President Joe Biden, near the end of his riveting pro-suffrage speech in Atlanta last week, challenged Republicans with a particularly resonant historic gauntlet. Did the GOP want to side with “Dr. King or George Wallace?” Wallace, the former governor of Alabama, infamously swore to stand for “segregation now, segregation tomorrow, segregation forever,” in 1963 as he became the most visible symbol of white supremacy expressed by elected officials in the civil rights era.
Wallace famous wish
defend Alabama from racial integration by block the entrance
black students (accompanied by federal officials) who desegregated the University of Alabama on June 11, 1963. His embrace of segregation as a path to power was deliberate; after being defeated in a previous gubernatorial bid, he reportedly told a journalist
that “nobody listened” when he talked about infrastructure or education, but when he stoked racist fervor (he used different words), they “trampled the ground”.
Wallace’s strong campaign pushed the GOP farther right, modeling the “Southern Strategy” — no to buses, racial integration of schools and neighborhoods, welfare, racial justice and taxes — which would become the hallmark of the Republican Party until the rise of Donald Trump. galvanized racist and politicized denials of reality as the party’s most defining characteristic.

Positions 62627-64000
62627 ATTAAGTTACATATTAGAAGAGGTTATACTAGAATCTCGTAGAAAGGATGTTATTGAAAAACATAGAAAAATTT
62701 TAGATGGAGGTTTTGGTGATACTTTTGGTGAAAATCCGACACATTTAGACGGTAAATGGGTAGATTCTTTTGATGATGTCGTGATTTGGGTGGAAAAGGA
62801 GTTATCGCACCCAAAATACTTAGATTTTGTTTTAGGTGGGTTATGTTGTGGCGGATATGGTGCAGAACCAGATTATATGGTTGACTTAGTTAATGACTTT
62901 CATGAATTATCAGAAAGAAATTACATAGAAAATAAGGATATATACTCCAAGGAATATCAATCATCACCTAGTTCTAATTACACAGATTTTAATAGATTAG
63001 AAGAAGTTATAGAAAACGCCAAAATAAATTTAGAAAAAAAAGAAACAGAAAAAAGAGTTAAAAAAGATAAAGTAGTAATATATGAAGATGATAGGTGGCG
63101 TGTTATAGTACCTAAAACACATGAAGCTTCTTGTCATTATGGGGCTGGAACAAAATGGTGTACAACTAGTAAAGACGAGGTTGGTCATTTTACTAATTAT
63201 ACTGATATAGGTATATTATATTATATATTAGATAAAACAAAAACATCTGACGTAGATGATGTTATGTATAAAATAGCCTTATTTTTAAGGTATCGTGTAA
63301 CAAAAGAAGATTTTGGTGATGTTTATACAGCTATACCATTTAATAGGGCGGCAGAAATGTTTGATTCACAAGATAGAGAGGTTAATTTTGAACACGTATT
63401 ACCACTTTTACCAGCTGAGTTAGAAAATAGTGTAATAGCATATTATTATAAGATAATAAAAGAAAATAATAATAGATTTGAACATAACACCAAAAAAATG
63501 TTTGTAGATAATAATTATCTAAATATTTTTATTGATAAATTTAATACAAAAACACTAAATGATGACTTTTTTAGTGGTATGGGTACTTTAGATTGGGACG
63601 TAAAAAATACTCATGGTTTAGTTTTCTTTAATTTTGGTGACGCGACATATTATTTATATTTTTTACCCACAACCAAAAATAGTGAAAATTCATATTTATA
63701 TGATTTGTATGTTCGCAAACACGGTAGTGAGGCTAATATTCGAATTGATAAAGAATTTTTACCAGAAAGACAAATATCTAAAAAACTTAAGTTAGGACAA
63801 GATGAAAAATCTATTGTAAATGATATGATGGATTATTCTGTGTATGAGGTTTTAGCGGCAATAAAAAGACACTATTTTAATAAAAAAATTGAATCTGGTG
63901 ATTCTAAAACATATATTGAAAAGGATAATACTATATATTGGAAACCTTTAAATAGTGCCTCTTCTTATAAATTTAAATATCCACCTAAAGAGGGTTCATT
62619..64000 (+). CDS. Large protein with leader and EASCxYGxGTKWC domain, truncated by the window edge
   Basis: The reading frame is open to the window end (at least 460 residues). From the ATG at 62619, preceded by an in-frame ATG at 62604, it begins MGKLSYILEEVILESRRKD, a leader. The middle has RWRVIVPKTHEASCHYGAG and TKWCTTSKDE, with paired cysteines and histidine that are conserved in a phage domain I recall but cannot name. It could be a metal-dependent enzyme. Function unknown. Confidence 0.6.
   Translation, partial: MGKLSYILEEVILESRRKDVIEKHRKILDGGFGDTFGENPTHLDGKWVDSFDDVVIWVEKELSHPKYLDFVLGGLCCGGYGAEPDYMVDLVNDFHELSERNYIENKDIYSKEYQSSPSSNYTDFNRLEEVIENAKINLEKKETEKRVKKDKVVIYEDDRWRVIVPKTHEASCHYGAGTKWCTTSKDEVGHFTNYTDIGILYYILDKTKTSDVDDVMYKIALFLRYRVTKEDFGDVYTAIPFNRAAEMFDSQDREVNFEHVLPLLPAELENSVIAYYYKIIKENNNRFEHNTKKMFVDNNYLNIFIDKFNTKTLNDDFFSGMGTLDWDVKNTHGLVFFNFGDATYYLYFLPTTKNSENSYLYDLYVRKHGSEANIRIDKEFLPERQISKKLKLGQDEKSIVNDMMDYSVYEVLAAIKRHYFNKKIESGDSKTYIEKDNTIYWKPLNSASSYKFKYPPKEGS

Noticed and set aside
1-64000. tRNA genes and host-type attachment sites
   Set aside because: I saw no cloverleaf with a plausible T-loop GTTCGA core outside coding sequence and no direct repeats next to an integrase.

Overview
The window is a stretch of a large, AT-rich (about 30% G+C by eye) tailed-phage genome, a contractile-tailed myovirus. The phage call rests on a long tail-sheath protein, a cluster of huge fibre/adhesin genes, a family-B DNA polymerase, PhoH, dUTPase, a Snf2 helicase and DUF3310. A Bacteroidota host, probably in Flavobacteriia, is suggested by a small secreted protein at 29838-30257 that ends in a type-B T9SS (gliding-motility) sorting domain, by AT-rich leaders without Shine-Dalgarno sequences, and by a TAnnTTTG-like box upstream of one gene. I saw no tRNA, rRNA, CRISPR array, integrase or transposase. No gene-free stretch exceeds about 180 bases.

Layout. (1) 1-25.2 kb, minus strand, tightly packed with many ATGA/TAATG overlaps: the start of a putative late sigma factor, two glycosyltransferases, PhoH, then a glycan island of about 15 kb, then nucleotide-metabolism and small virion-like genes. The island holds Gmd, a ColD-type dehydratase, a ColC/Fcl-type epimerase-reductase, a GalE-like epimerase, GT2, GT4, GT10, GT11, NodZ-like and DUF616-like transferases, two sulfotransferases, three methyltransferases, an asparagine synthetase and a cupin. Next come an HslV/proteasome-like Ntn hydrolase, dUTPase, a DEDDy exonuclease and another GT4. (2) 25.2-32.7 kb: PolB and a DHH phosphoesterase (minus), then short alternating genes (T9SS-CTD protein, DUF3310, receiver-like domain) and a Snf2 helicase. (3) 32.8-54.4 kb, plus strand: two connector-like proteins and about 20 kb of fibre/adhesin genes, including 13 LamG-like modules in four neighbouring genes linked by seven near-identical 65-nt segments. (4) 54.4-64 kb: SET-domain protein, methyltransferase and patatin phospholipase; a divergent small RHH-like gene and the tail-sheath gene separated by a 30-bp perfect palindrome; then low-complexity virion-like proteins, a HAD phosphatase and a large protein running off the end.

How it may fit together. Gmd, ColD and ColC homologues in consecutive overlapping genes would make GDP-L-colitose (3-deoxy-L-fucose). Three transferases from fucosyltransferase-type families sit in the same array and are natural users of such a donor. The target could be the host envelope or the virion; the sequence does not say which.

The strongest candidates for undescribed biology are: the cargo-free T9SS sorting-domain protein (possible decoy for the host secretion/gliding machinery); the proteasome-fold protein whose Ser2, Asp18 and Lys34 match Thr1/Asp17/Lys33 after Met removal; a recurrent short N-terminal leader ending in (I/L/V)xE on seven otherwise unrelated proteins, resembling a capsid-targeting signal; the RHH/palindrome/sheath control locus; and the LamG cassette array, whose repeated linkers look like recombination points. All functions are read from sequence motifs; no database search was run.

Even Wallace, who successfully ran for governor for a fourth term in 1982, admitted
that his pro-segregation past had been a “mistake” and was elected with the support of black voters in Alabama who gave him a second chance.
The response to Biden’s remarks, particularly his use of history, was swift: Senate Minority Leader Mitch McConnell called it “incoherent” and “under his (Biden’s) desk.” , while Democratic Senator Dick Durbin of Illinois called him
“austere” and suggested that some felt it was “going a bit too far”. White House press secretary Jen Psaki said of the president’s question that “he wasn’t comparing them as humans, he was comparing the choice to these characters in history,” and Vice President Kamala Harris pushed back
against GOP critics, saying Biden “compared this time to a previous time in our history, which is conducive to comparison.”
But what’s striking about Biden’s historic gauntlet — and the response to it — are some of the other comparisons he made in his speech. He didn’t just pit Martin Luther King Jr. against George Wallace; he pitted civil rights activist and Congress legend John Lewis against Birmingham law enforcement official Bull Connor, known for order the brutal use of violence
against peaceful protesters in the 1960s. He pitted President Abraham Lincoln against Confederate Jefferson Davis.
In doing so, Biden’s speech brought to the fore how far we’ve come since the civil rights era and how far we have to go. By invoking both civil rights and Civil War-era conflicts over racism as integral to suffrage in the 21st century, Biden acknowledged that no aspect of America’s history in matter of race is separate or divisible from what preceded it.
Of all the names Biden invoked